Thursday, March 30, 2006

Do Health Care Managers Think "L'Organisation de la Sante C'est Moi?"

The thinking behind a comment that recently appeared on this blog bears examination beyond the reply I added in our "comments" section.

An anonymous commentator, responding to a post that addressed questions raised in the media about managers who left the troubled University of Medicine and Dentistry of New Jersey (UMDNJ) to work for Drexel University Medical School, wrote,

Through Drexel leadership, the medical school just finished an outstanding LCME review, a very good match, outstanding board scores and fiscal solvency.
"Through Drexel leadership?" Based on my experience in medical education, I would argue, instead, that the people most responsible for good results in an accreditation review, in placing students into residencies, and in board examinations are the students themselves (especially related to the latter two), and the faculty who taught them. Medical school managers, of course, help provide the infrastructure and manage the financing that enables medical education to succeed. But giving the management first credit for educational results is somewhat grandiose. Managers may deserve more credit for fiscal solvency. But so do the students who pay the tuition, and the hard-working health care professionals and support personnel who actually do most of the work.

We have posted previously about how health care managers and bureaucrats seem to believe that what they do is central and more important than anyone else's work to their organizations.

For example, see this post which quotes the Chief Financial Officer (CFO) of Pheobe Putney Health System, "we'll manage it the way we damn well want."

Also, see this post about how the merger with UnitedHealth Group resulted in rich rewards for Pacificare executives. Wall Street analysts thought that the executives were deserving of huge financial rewards for the "risk" they took in trying to turn around a troubled health care company. However, it was their stock-holders who were at financial risk. The executives were paid employees, whose salaries were no more, and possibly less at risk than any other employees if the corporation were to fail.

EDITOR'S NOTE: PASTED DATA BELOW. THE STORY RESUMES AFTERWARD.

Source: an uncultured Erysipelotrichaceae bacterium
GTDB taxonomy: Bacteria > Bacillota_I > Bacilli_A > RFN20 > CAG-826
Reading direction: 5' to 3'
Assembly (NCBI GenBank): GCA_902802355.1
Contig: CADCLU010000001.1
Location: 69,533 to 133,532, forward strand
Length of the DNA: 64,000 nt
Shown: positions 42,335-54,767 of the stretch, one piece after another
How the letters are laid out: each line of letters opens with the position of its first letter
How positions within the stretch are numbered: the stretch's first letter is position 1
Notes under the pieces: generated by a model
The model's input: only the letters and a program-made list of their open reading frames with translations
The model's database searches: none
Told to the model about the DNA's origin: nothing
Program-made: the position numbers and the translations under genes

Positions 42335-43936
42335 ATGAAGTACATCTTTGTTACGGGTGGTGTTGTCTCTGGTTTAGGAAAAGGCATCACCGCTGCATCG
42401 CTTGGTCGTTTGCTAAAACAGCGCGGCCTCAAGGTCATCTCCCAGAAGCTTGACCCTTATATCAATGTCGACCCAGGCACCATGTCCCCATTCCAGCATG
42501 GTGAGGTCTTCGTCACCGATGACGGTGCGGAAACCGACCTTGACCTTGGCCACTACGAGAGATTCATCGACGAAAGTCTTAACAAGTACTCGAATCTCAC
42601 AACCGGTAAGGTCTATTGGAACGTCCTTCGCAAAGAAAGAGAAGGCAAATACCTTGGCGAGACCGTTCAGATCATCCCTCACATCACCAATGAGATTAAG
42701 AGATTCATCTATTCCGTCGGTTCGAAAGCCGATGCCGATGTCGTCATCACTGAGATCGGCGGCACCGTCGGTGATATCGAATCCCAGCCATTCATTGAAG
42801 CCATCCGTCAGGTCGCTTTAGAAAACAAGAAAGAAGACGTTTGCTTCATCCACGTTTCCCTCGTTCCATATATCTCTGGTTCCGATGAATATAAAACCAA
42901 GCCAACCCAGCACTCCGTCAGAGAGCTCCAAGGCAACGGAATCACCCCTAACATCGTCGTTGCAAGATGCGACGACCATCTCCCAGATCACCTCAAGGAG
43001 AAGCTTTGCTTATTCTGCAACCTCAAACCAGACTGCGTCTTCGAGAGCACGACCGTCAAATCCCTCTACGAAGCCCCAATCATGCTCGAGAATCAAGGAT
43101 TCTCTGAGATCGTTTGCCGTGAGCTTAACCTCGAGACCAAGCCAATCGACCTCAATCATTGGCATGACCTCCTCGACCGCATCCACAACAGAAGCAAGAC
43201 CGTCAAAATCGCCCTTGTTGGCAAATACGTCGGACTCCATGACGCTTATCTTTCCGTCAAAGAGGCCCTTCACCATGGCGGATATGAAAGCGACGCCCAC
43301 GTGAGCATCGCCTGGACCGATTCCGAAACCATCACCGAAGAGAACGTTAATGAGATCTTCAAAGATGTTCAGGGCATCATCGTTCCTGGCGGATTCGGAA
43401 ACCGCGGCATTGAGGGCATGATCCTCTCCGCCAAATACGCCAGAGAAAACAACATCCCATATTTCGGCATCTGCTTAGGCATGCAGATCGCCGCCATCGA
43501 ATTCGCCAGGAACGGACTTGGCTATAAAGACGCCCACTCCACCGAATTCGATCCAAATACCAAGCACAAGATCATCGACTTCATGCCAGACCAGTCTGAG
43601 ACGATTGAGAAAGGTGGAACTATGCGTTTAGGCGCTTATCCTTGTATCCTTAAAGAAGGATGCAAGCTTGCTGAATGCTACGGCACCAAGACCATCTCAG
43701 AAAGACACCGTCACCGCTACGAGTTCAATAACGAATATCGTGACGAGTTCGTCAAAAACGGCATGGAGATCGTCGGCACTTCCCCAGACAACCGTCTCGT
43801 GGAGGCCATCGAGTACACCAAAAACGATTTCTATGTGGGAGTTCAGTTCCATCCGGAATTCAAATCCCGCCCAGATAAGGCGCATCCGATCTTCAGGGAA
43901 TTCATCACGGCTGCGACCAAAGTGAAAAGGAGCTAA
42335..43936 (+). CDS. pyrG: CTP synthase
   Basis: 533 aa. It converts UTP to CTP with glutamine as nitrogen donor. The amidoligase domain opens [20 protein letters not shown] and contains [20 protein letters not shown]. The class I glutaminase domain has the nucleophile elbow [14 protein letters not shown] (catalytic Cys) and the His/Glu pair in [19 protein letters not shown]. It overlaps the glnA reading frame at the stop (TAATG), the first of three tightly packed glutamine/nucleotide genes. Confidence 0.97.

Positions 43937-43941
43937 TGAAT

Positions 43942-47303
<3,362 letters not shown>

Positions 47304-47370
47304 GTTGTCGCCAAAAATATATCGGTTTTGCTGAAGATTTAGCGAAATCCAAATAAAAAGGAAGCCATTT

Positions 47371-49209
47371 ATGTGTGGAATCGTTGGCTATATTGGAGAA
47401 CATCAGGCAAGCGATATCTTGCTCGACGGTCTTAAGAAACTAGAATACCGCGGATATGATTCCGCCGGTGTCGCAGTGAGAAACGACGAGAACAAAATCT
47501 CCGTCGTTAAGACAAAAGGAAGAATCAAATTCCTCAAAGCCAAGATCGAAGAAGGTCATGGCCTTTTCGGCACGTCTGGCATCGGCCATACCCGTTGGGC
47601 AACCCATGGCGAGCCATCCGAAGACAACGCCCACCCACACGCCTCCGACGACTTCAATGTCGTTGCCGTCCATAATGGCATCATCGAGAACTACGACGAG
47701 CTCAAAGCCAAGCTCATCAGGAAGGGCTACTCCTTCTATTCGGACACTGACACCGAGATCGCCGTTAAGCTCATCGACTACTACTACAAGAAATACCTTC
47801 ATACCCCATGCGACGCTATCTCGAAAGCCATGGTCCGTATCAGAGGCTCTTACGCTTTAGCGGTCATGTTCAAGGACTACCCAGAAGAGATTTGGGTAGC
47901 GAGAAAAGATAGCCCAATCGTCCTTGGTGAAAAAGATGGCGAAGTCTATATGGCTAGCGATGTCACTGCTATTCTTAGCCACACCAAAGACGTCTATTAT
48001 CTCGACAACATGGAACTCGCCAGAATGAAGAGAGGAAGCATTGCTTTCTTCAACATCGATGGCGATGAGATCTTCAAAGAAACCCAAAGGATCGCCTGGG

The attitudes in these three cases seem analogous to that attributed to the French King Louis XIV, "l'etat c'est moi." Managers' apparent beliefs that they are of the most central importance to the medical school, the hospital system, or the managed care company negate the contributions of all the other dedicated people who make these organizations work. The managers perhaps believe that they in effect are owners of these organizations, which, of course, they do not actually own.

This notion that "l'organisation de la sante c'est moi" may represent some of the garbled thinking underlying our presently mismanged health care system.

(I apologize to all and sundry if I have made any errors using the French language. My language education was unfortunately stunted.)


Anonymous said...

MHRA - In whose Interests?

The recent TeGenero drug trial debacle was an accident waiting to happen. As long as the Pharmaceutical Industry continues to suppress clinical trial data the MHRA (Medicines and Healthcare products Regulatory Agency) will walk blindly and feed the British public false information.

News this week that GlaxoSmithKline knowingly withheld clinical trial data from the MHRA regarding the top selling anti-depressant drug Seroxat will add further fuel to the fire and hopefully push for an independent review into how the MHRA could be duped into believing that a drug they have reviewed on numerous occasions was safe.

The MHRA are made up of medical experts, some of whom are former employees and shareholders of the pharmaceutical companies they grant licenses to. Surely this is wrong and at the very least there is the suspicion of a conflict of interest?

For too long now the MHRA have been hoodwinked by the Pharmaceutical Industry. Lawsuits for damages in respect of harm caused to patients are popping up all over the place, but avoid media and public scrutiny because they are usually settled out of court on the proviso that evidence is not made public.

A public enquiry is needed to examine how the MHRA is run and why former Pharmaceutical Industry directors are allowed onto the board. Would a convicted drink driver be allowed to adjudicate on a road safety panel?

The MHRA need to pull the plug NOW on their close associations with the Pharmaceutical Industry. The British public expects and naively assumes impartiality and not a regulatory authority whose main interest seems to be one of ‘delivering jobs for the boys.’

Mr Robert Fiddaman (Group Moderator of the Online Seroxat Support Group)

Steve said...

Not too many people have commented. That's too bad. I found the post because I googled "l'organisation, c'est moi." I thought I made up that phrase. In fact, you apparently did. I am concerned, like you, that as health care becomes more "organizational" that it becomes less likely to provide quality care because the people running it don't have the slightest notion what medical quality looks like. The guy that ran BC/BS Indiana in 2004 justified his $5M salary because he "improved quality." His previous job was to run a trucking company.
Clinicians must define and defend quality. We're stuck with the results of bad management, anyway. Heck the trucking guy will just go back to trucking when healthcare fails. Where will docs go?
P. Stephen novack, D.O.